Importing Custom Schemes to IntelliJ
With only one of our five recommended themes for IntelliJ being package with the installation file, it’s important you know how to import the theme of your choice.
Windows and Linux: File > Settings > Editor > Color Scheme
macOS: IntelliJ IDEA > Preferences > Editor > Color Scheme
Now that you know how to choose, the only thing we can do to help is narrow the list of theme plugins for you to download and test to just five options. One of these is sure to cover all your needs.
Tomorrow is the day everything gets done, and nothing makes you code faster than a deadline that is tomorrow. This may or may not be the origin of the name of this multi-variant package of IntelliJ color themes, that remains very popular even after its maintainer has moved onto a different theme (base16).
Tomorrow’s theme embraces warm pastel colors with sensible syntax highlighting across its five variants: Tomorrow, Tomorrow Night, Tomorrow Eighties, Tomorrow Blue and Tomorrow Night Bright.
With dark, light and even blue color schemes in the same theme, you can easily switch between “modes” to adjust the contrast and brightness to your desktop environment and ambient lighting.
Another reason for the popularity of Tomorrow is its broad support of text editors and platforms. Even if one of your apps of choice doesn’t have a downloadable package, the hex values of all the colors used are listed in the repository.
If you’re looking for a retro look with a reddish tint for those late-night coding sessions, Gruvbox is an IntelliJ theme you should absolutely check out. While minimalistic, Gruvbox comes very close to providing that perfect balance between easily distinguishable colors with sufficient contrast and eye comfort.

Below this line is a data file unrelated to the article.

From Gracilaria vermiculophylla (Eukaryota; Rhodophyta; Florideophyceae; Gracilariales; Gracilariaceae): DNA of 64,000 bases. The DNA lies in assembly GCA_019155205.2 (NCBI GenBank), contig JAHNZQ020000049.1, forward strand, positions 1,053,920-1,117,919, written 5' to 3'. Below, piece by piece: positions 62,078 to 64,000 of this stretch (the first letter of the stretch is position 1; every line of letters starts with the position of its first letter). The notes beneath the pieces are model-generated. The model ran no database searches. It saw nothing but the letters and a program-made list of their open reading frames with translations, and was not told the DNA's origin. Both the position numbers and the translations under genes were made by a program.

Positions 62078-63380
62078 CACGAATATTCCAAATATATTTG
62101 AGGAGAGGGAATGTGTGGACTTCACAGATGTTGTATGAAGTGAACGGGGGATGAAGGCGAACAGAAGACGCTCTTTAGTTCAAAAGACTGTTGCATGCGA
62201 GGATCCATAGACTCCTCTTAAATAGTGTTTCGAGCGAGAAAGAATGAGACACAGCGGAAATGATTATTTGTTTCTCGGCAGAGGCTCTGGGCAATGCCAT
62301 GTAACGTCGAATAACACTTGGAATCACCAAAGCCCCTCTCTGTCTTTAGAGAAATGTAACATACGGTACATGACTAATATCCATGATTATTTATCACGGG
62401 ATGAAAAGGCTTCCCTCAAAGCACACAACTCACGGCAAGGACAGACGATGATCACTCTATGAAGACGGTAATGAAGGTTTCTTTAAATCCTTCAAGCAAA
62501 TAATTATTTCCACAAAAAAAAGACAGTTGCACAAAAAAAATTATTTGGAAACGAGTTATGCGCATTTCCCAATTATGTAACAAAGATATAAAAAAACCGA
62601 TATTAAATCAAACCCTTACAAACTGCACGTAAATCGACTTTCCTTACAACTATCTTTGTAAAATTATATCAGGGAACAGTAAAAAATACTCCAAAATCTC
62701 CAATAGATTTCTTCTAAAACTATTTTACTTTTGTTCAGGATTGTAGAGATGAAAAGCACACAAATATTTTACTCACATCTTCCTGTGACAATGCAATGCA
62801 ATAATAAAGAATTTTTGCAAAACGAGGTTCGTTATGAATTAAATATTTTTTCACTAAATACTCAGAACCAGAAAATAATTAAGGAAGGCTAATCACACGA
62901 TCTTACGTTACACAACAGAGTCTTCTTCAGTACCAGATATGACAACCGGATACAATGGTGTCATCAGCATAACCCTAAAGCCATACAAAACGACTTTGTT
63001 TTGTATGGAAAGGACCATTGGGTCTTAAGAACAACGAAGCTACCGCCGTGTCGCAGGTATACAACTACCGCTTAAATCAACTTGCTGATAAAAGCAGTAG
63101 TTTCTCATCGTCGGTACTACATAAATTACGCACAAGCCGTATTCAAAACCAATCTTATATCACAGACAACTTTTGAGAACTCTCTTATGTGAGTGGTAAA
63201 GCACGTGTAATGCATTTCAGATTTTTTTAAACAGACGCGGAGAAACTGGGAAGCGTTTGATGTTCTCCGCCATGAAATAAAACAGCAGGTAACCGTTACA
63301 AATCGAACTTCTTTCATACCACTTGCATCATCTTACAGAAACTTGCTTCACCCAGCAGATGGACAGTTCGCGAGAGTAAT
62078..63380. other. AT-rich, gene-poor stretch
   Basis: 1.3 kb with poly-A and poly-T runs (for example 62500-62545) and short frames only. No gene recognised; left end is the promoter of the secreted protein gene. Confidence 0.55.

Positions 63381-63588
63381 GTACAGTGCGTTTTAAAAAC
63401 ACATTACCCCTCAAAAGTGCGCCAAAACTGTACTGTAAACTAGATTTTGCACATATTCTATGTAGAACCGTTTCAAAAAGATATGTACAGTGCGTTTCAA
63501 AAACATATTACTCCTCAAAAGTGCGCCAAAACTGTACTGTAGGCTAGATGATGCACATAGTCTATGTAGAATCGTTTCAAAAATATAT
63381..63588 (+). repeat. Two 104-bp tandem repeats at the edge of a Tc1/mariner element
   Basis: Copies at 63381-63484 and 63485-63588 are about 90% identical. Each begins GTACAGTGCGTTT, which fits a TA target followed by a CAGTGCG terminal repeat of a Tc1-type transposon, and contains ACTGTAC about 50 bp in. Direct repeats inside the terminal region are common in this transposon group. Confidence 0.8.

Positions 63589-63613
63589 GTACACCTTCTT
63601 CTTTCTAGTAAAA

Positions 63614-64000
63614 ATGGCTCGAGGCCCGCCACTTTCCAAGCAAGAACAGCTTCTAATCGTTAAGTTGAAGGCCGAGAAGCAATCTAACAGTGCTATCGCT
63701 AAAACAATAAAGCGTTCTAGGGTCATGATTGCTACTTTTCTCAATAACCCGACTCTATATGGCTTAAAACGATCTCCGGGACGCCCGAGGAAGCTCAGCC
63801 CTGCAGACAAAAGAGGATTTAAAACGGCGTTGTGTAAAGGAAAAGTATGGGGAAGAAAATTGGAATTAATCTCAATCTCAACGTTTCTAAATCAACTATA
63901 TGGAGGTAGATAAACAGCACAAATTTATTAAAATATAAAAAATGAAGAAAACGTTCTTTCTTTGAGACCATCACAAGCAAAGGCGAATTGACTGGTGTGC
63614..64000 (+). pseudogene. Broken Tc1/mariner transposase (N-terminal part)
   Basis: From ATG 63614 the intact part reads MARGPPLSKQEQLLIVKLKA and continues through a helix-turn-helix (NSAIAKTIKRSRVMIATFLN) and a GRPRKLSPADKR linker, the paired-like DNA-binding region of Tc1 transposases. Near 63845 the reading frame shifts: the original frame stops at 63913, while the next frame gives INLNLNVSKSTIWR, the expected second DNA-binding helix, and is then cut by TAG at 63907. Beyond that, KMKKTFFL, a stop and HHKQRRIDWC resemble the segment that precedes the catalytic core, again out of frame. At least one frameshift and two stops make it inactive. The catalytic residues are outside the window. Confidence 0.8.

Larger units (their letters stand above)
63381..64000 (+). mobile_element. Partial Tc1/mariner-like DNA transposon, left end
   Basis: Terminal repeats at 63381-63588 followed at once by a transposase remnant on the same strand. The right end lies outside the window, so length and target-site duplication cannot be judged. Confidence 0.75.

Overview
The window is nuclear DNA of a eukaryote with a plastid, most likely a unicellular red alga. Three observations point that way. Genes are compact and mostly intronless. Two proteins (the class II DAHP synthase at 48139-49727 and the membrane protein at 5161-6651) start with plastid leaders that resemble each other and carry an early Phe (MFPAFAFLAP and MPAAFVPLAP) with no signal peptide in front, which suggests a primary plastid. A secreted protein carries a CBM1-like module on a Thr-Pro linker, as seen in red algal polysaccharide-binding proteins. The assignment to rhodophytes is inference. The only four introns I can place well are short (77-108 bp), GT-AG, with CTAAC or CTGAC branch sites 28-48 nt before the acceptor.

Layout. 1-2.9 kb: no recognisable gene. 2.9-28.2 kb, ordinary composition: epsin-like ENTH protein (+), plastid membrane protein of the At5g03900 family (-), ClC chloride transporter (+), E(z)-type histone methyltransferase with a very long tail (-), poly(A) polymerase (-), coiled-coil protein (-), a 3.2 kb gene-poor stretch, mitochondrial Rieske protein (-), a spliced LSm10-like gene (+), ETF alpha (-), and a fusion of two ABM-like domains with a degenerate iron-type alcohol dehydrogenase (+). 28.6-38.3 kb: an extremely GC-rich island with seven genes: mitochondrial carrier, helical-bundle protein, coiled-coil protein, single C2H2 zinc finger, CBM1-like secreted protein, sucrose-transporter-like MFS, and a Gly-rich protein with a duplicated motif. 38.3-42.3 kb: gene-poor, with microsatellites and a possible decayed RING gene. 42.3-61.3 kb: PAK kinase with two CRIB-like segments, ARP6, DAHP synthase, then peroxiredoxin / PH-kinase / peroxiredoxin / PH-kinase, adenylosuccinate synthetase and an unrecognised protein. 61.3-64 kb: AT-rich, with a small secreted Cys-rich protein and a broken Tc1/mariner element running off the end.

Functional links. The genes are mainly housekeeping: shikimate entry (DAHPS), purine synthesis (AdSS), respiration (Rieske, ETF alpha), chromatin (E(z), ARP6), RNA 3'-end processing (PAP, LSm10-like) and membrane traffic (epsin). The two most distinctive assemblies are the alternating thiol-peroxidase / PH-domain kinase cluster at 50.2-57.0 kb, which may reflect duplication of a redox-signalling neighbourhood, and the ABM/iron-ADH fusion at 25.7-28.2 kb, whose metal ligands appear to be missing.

Available in both light and dark flavors, Gruvbox also offers three modes of contrast for both, making it particularly easy to switch between light / dark and then adjust to ambient lighting or color-correction software.
Another theme package with both light and dark variants that has rightfully earned its massive popularity is Solarized. With the designer behind it clearly showing a deep understanding of color theory, this is possibly the most professionally compiled theme out-there.
Solarized does an amazing job at maintaining legibility and color consistency between dark and light themes, making it a perfect choice for users working in different lighting conditions with the same machine.
In addition to the IntelliJ package, there is an abundance of plug-ins for other terminal software, code editors and other apps.
One of the most popular dark themes for IntelliJ is Monokai. It draws heavily from the original Monokai theme designed in 2006 by Wimer Hazenberg for the Sublime Text editor and by now adopted by most text editors.
Offering superb contrast while still being easy on the eyes with a not-quite-black background, Monokai is one of the IntelliJ themes of choice for developers and users with color-blindness.
For most users, Darcula is the out-of-the-box IntelliJ theme but that doesn’t mean it’s no good. This classic dark theme features cheerful pastels on a bluish dark grey background.
Choosing a theme for your IDE is probably not as big a decision as deciding the Titanic didn’t need a test drive before its maiden voyage. But, still, it is your main work surface and you should feel comfortable and productive when you work. If I left out your favorite theme or there’s a new one out please let me know in the comments.